The blue skies and blooming flowers of spring also bring with them the buzzing of bees, who emerge from their hives in search of pollen. While small in size, their contributions to our ecosystems are momentous; put simply, life on Earth as it is today would not exist without bees. Over millions of years, bees have evolved to help them pollinate flowers, even gaining little pollen pouches to carry larger loads; flowers have also evolved to attract bees and other pollinators and largely depend on them for reproduction. Which is why their disappearance is worrying: over the past century, bee populations have plummeted and some have even been labelled as endangered, leaving their ecosystems - and our food chains - at risk of collapse.
The environment isn't the only thing that will be affected by the loss of bees. Bees pollinate our favorite fruits and vegetables, including melons, apples, and even broccoli.
Honeybees are responsible for about 80% of the world's pollination, and they're dying at high rates. Without bees, plants that rely on pollinators would no longer be able to survive.
If our planet loses both bees and the plants they pollinate, we will see a massive change in several ecosystems. This means animals that feed on bees lose their food source, and plants that need pollination to survive will die out.
There are about 20,000 species of bees in the world, and they are probably the most important insect pollinators. The thousands of bee species have unique flight patterns and floral preferences, and many have coevolved with flowers in such a way that their body sizes and behaviors almost perfectly complement the flowers they pollinate. Sadly, bees of all types are in decline worldwide, as are many other insects. The familiar honeybee has suffered greatly from colony collapse disorder, in which hives suddenly lose their adult members. Populations of bumblebees and other solitary bees have steeply declined in many places, largely because of insecticide and herbicide use, habitat loss, and global warming. Some species, such as the rusty patched bumblebee, are even listed as endangered species.
If all of the world's bees died off, there would be major rippling effects throughout ecosystems. A number of plants, such as many of the bee orchids, are pollinated exclusively by specific bees. This would alter the composition of their habitats and affect the food webs they are part of and would likely trigger additional extinctions or declines of dependent organisms. Other plants may utilize a variety of pollinators, but many are most successfully pollinated by bees. Without bees, they would set fewer seeds and would have lower reproductive success. This too would alter ecosystems. Beyond plants, many animals, such as the beautiful bee-eater birds, would lose their prey in the event of a die-off, and this would also impact natural systems and food webs.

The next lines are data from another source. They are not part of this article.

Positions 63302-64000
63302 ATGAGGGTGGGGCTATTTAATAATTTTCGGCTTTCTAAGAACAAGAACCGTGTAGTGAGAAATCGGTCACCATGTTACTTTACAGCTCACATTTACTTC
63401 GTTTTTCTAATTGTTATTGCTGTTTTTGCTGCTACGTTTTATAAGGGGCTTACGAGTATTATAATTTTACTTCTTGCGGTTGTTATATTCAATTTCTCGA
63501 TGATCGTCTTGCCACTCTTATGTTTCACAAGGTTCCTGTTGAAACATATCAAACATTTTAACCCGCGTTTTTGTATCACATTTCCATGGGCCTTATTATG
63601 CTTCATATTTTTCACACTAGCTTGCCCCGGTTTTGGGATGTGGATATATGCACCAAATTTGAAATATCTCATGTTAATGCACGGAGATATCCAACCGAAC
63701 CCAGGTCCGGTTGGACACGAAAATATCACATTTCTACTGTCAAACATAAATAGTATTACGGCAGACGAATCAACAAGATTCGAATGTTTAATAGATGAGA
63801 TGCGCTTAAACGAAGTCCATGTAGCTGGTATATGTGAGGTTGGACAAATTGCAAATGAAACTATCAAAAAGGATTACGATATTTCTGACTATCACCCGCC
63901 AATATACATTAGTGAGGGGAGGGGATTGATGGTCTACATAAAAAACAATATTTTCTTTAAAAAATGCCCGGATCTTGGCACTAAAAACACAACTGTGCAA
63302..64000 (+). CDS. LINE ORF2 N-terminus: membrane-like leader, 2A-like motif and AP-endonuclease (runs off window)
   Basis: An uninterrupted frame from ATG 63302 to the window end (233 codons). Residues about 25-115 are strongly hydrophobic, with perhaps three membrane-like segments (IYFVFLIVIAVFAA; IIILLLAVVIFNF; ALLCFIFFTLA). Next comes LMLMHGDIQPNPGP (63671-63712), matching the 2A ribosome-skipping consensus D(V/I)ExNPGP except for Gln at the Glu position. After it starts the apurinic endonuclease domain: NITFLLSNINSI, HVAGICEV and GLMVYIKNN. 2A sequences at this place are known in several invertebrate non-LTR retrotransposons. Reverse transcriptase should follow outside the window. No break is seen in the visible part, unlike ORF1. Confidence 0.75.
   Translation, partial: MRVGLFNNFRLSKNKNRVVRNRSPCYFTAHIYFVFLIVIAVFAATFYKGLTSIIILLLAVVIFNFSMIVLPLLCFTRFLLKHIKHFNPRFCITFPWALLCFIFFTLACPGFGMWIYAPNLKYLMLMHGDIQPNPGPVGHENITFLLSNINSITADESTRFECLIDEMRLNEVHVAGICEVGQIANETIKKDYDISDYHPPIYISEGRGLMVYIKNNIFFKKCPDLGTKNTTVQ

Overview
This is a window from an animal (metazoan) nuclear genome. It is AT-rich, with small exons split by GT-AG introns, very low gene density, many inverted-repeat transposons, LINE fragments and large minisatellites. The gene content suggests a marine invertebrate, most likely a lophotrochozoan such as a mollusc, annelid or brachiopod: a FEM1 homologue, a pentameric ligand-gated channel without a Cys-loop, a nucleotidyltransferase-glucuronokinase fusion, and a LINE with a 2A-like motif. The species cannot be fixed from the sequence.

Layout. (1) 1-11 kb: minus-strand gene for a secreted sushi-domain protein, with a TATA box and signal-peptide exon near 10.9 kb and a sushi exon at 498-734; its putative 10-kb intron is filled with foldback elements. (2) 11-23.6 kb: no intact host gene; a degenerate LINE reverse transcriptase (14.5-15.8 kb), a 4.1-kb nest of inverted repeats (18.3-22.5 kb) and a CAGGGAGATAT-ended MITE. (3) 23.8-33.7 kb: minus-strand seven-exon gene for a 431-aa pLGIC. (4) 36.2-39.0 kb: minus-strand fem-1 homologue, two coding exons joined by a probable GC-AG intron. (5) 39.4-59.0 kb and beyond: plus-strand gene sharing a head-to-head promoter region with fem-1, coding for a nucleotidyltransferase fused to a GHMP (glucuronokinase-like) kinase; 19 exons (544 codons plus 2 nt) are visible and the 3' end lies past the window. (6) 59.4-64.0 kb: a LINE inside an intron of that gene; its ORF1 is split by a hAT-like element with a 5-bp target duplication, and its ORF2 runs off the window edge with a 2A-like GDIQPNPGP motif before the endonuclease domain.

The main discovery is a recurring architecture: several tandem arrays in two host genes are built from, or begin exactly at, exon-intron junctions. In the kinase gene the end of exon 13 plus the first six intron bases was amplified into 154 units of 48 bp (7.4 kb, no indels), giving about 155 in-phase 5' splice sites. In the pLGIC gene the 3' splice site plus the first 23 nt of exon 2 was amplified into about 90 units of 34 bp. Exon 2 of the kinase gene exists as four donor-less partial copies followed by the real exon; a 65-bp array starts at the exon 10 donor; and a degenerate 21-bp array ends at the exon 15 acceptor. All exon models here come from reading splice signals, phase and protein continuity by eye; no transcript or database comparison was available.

Many fruits and vegetables are insect-pollinated and could not be grown at such a large scale without bees. Blueberries and cherries, for example, rely on honeybees for up to 90 percent of their pollination. Without bees, the availability and diversity of fresh produce will decline substantially, and humanity will face a global food crisis that will cost billions of human lives.
Bees are at risk of extinction largely due to human activities: large-scale changes in land use, industrialised agricultural practices, like monocultures, and the detrimental use of pesticides have all contributed to destroying their habitats and reducing their available food sources. Globalisation has also facilitated the transmission of parasites and other invasive species that prey on bees, like the Asian hornet, which can decimate entire hives in hours.
Global warming also plays a large role in the endangerment of the bee population. Rising temperatures, increased flooding, droughts and changes in blooming seasons of flowering plants all affect the bees ecosystems, reducing their suitability to the environment and threatening their survival.
The ecological issue of the possible extinction of the bees is also a humanitarian issue, as the stability of human populations largely depends on the stability of bee populations. Considering the crucial role of bees pollination activities in supporting our agricultural systems, their disappearance will result in a global food crisis for humanity. Supplies of foods such as apples, berries, avocados, coffee and onions would fall drastically since they require the help of pollinators to reproduce.
Are you worried about the disappearance of bees? Do you think it is necessary to solve the problem of mass extinction of bees and how?